This important research has been two years and thousands of flushes in the making.
Scientists at a university in Utah have been testing out a vacuum-assisted toilet that is about half as loud as current commercial airplane loos.
As it turns out, almost nothing has changed in the design and engineering of plane toilets for over twenty-five years. According to Science Daily, the reason for this is because they use significantly less water than a regular toilet and need a partial vacuum to compensate.
In the air, this means that the air is pulled at nearly half the speed of sound which is incredibly loud when it hits a disturbance in the flow - such as a bend in the pipe.
While this may not have been a huge issue in the past, modern plane cabins are quieter, so the almighty flush in the middle of a long-haul flight is far more noticeable.
"Just do it. You deserve this." "If you won't do it for the experience, at least do it for the article." That was my internal monologue, tempting me into upgrading to First Class on Qantas last month. I was returning home from the Los Angeles on the A380 and really wanted to review the cabin. Eat the food. Sleep laying down. 50,000 Frequent Flyer points and a confirmation text later, I was in. So I stuffed my carry-on luggage with an embarrassing amount of devices and left my fiancee at the departure gate. He was flying economy.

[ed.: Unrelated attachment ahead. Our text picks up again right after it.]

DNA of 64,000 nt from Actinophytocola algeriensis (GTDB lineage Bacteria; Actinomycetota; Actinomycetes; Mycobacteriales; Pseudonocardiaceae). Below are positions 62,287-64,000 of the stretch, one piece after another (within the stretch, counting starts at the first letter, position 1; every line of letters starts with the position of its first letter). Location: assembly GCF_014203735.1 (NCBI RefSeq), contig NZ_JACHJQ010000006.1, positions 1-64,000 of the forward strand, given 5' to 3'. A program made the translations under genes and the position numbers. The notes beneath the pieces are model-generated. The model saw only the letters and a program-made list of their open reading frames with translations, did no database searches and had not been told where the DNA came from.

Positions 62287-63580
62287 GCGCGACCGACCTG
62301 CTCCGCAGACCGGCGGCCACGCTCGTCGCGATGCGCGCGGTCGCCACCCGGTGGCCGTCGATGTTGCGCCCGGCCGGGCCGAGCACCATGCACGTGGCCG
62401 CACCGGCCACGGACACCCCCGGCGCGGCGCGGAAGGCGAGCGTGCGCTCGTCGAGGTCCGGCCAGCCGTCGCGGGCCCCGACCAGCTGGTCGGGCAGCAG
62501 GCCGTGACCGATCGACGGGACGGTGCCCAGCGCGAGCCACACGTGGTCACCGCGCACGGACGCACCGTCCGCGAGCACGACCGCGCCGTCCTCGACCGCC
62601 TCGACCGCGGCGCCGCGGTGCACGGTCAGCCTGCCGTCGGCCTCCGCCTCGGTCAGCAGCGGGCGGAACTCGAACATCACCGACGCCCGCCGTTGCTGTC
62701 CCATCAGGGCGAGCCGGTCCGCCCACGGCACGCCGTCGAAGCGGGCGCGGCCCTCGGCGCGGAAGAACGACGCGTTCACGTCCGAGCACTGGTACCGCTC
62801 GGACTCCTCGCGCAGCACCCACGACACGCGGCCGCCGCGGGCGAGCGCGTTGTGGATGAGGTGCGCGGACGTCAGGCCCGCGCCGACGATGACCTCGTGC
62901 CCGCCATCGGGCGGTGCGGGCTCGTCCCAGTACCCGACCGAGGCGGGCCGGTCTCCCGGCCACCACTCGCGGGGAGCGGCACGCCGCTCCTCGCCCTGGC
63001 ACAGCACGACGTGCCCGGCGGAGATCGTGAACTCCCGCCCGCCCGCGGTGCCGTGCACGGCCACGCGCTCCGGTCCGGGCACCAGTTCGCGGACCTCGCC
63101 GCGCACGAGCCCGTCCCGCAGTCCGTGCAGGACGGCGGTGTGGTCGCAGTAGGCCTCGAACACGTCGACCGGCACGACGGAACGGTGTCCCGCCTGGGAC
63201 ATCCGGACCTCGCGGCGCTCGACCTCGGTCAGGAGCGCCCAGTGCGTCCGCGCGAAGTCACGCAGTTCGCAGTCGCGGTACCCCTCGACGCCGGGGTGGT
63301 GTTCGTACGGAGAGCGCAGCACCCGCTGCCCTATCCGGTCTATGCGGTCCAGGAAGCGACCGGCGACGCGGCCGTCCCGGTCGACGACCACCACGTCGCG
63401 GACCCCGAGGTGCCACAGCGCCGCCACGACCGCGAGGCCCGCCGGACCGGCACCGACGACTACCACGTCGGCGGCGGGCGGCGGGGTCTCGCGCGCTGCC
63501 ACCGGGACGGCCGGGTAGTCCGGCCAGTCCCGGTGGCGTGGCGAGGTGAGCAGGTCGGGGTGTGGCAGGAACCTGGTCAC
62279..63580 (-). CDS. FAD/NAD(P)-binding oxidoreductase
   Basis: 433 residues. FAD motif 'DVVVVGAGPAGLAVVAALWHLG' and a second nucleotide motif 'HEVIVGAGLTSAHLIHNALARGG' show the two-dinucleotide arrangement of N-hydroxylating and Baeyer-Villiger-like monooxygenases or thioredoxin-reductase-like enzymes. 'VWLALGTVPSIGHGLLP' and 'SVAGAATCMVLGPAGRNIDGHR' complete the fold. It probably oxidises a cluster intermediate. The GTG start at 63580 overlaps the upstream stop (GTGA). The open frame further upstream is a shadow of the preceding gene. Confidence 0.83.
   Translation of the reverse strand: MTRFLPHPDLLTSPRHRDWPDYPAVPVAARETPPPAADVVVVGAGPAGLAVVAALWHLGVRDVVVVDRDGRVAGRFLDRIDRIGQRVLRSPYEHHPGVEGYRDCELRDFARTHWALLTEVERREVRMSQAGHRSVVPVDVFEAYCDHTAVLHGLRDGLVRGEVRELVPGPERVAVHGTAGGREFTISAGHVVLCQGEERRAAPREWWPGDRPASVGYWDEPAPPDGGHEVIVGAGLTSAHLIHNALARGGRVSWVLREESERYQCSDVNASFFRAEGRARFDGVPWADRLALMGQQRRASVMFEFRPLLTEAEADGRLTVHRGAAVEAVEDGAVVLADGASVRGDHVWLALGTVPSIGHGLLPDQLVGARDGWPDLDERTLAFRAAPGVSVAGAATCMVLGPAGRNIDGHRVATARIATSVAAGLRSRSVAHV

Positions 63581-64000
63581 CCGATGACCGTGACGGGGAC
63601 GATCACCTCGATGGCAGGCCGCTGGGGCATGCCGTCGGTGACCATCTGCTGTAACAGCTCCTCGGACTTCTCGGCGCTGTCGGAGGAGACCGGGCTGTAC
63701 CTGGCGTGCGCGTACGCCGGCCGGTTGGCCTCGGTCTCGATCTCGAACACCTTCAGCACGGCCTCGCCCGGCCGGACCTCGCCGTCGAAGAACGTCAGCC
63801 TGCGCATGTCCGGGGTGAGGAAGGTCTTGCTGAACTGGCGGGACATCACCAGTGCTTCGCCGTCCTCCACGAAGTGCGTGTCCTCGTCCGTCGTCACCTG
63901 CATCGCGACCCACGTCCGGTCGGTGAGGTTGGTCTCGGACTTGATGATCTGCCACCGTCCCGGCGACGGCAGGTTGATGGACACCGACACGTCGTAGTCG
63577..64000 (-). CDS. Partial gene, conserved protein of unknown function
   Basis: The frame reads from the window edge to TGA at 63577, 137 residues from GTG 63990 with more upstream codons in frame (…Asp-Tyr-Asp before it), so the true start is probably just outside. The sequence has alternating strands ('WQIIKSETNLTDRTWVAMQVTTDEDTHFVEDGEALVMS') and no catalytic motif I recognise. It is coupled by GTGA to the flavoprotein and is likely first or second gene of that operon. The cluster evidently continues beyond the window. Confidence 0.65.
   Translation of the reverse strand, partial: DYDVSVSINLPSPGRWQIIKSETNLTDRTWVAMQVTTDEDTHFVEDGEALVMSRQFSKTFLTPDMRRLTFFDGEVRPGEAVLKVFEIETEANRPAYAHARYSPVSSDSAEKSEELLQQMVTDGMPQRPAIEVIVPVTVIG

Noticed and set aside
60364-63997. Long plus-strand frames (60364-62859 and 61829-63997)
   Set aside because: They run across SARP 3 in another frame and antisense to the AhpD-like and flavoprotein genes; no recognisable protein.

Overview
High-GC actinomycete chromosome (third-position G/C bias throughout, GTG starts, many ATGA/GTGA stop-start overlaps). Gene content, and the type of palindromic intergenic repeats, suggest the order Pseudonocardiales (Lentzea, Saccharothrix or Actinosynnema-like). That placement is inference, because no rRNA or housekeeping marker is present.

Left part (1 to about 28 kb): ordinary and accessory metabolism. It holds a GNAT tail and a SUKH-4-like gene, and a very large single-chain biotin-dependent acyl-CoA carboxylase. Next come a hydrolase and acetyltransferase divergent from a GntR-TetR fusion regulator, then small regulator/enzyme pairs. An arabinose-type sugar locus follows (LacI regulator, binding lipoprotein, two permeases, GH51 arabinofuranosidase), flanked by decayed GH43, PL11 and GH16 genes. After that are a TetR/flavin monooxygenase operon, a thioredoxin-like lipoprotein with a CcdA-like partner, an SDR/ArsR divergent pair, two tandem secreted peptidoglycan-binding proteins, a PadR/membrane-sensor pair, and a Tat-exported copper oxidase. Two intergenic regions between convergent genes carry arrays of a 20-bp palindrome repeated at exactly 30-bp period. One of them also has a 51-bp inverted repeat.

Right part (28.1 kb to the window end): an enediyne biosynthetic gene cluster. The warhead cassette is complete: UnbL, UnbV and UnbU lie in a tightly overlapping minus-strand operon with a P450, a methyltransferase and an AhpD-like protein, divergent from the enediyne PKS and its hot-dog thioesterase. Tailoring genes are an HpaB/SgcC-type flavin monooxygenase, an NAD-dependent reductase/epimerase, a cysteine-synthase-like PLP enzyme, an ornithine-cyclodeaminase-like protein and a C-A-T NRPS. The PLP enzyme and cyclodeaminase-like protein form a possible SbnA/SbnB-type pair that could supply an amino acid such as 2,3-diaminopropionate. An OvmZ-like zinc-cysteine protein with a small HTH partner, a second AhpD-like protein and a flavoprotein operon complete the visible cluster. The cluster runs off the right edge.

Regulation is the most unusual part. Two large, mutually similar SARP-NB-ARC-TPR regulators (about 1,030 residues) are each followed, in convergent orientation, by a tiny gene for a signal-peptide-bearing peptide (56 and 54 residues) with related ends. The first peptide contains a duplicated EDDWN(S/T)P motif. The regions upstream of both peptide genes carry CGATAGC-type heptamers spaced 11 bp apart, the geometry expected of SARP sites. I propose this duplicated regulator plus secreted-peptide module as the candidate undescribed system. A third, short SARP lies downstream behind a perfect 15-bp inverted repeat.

To address the problem, the researchers are Brigham Young University tackled three key areas - the peak noise level when the flush valve opens, the intermediate noise level when the valve is completely open and the final noise level peak when the valve closes.
Extra pipe was added to increase the distance between the bowl and the valve - this transformed ninety-degree angle of the pipe to a more gradual bend.
Test results have shown that the noise levels of these toilets have dropped up to 16 decibels during the valve opening phase and 5 - 10 decibels when it's completely opened.
"It's a great mix between physics and engineering. The toilet is much quieter." said Michael Rose, lead author of the vacuum-assisted tech publication Proceedings of Meetings on Acoustics.
At the present time the team is working to make their test toilet a reality. One of the best parts is that they can be retrofitted onto existing plane toilets, as it's just the pipes that need changing.
We expect this to also be a big hit in other public transport restrooms, as well as places like campgrounds that are on water restrictions.